You don't have to start every chord with an octave, or even a 5th or 4th. You can start on any partial you want, or even go out of order with some of the notes. You don't have to start on partial number 1 or 2. There's nothing wrong with the traditional closed C-E-G from bottom to top in 3rds. However, because of the overtone series and resonance, it will sound much better if you do that on C3 (an octave below middle C) and above. It's notable that it sounds good, but it's not nearly as resonant as an open voicing from the bottom.
A NOTABLE EXCEPTION to all of this is Ludwig Van Beethoven. Look at the left hand staff of this excerpt and just how low these closed-voicing chords are!
It's worth pointing out that Beethoven does this so often in his music that it's actually a distinct characteristic to his music, so that means: (1) Rebelling against the overtone series model when creating chords like this doesn't necessarily make you revolutionary, but it might make you sound like you're imitating Beethoven, and (2) Beethoven's music is great, and he doesn't always do this. In fact, his grand chords in his Symphonies are almost always overtone friendly. (3) When he does do this closed voicing low, it sounds fine, and he uses it well...but it's not resonant.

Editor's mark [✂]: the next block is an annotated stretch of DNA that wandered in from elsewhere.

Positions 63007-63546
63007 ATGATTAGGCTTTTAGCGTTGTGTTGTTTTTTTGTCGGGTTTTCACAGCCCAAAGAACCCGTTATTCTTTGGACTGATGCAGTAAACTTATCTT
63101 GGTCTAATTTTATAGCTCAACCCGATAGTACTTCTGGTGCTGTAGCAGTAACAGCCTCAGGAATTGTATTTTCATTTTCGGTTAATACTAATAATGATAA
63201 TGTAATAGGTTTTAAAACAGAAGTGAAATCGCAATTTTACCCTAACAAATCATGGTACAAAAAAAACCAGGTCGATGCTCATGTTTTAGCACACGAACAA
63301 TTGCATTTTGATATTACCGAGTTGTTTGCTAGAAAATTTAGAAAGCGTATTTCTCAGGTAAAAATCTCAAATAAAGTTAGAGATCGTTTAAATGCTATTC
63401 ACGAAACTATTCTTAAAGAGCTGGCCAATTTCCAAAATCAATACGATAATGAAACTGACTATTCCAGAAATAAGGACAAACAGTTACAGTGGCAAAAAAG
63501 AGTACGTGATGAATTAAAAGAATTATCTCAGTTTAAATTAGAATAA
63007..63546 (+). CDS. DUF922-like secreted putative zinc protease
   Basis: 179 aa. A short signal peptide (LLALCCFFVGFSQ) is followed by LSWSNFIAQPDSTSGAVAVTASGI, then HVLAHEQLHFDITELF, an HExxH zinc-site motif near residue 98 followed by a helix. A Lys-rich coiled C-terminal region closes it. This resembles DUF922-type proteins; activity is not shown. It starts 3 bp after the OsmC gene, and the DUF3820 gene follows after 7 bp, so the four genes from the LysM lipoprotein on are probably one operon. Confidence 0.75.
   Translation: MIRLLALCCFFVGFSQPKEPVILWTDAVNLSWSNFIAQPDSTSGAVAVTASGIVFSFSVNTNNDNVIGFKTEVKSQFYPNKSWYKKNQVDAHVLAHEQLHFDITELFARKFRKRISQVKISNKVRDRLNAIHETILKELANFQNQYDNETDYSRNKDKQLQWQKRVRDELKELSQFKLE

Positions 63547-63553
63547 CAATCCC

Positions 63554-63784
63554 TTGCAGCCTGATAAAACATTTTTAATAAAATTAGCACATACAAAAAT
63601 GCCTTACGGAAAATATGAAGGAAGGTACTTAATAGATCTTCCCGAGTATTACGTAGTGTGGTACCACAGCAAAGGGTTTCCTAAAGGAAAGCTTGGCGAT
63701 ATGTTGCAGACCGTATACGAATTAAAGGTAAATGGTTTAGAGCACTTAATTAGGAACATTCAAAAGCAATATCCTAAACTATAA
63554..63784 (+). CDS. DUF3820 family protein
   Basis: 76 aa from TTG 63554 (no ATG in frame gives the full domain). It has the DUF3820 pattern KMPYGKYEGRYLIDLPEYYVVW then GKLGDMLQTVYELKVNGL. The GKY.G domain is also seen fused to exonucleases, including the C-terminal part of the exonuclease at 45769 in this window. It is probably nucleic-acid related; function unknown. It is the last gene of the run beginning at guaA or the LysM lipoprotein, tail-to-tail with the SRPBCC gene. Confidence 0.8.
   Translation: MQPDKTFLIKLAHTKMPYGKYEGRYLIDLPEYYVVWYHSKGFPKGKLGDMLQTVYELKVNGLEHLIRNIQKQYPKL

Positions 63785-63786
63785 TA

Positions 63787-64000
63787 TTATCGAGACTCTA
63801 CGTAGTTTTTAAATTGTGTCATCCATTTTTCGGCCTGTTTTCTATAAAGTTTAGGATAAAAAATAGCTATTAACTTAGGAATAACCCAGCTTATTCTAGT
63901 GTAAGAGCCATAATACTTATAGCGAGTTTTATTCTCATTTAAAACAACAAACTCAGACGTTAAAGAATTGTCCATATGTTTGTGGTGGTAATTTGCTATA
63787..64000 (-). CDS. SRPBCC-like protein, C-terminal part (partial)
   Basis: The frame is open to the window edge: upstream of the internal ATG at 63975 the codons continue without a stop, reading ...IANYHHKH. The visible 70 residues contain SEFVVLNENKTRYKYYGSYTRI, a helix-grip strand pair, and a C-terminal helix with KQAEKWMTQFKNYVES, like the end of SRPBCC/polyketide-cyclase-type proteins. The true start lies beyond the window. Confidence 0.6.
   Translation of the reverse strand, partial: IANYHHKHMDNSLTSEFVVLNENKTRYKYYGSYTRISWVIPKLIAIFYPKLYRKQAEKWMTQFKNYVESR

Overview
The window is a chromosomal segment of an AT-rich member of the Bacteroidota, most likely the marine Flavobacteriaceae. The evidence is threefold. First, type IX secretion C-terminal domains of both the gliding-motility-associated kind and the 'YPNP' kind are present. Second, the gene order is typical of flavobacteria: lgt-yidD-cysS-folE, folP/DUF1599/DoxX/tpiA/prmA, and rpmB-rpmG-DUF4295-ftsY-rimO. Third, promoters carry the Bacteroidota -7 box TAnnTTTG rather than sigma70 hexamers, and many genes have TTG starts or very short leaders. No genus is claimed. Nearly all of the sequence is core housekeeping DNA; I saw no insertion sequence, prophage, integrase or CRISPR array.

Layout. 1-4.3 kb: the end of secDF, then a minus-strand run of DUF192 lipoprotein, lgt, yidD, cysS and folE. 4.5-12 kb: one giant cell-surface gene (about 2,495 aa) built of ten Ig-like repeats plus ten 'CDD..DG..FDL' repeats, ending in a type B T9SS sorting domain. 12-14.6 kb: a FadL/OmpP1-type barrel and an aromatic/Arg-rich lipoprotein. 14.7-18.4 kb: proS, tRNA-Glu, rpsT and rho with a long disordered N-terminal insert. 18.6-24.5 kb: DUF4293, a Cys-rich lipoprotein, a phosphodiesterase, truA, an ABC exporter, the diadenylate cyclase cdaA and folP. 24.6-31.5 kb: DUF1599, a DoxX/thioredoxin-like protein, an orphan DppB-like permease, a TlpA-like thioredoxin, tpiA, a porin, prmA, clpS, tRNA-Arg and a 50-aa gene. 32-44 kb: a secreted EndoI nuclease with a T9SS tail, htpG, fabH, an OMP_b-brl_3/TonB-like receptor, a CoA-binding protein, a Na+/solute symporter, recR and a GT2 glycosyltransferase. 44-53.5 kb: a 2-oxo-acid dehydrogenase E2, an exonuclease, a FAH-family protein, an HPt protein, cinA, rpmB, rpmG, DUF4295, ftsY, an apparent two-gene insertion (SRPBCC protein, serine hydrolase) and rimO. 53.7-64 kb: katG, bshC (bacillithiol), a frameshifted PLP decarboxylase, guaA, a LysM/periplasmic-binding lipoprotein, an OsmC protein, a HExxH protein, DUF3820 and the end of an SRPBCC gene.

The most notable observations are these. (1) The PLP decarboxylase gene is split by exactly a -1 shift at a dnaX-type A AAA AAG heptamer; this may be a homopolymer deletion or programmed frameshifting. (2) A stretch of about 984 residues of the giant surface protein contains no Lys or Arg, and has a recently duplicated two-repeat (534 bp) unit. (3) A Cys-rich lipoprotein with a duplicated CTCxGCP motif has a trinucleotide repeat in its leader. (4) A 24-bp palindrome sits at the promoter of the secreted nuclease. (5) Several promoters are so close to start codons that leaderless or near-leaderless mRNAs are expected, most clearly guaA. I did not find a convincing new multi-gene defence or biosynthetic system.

Checkpoints when creating chords
- Spread out notes at the bottom.
- You can be bold with 2nds in the upper half of your chords
- Jazz musicians: only put the Root-3rd-5th-7th in the bottom half of the chord. 9th-11th-13th and other color notes should be reserved for the top. When you do arpeggio runs off chords in the upper register, focus on those color notes. Leave the fundamental notes at the bottom if you don't want to sound too "vanilla". But, this is probably a topic for another time.
This is a confusing topic for many. Send me a message or comment below if something specific needs more clarity. If you'd like to check out this full presentation as a video, you can here:
You can also listen to this episode as a podcast.
Did you miss the previous episode talking about Jazz Piano 101 with Federico Pivetta, you can catch that here: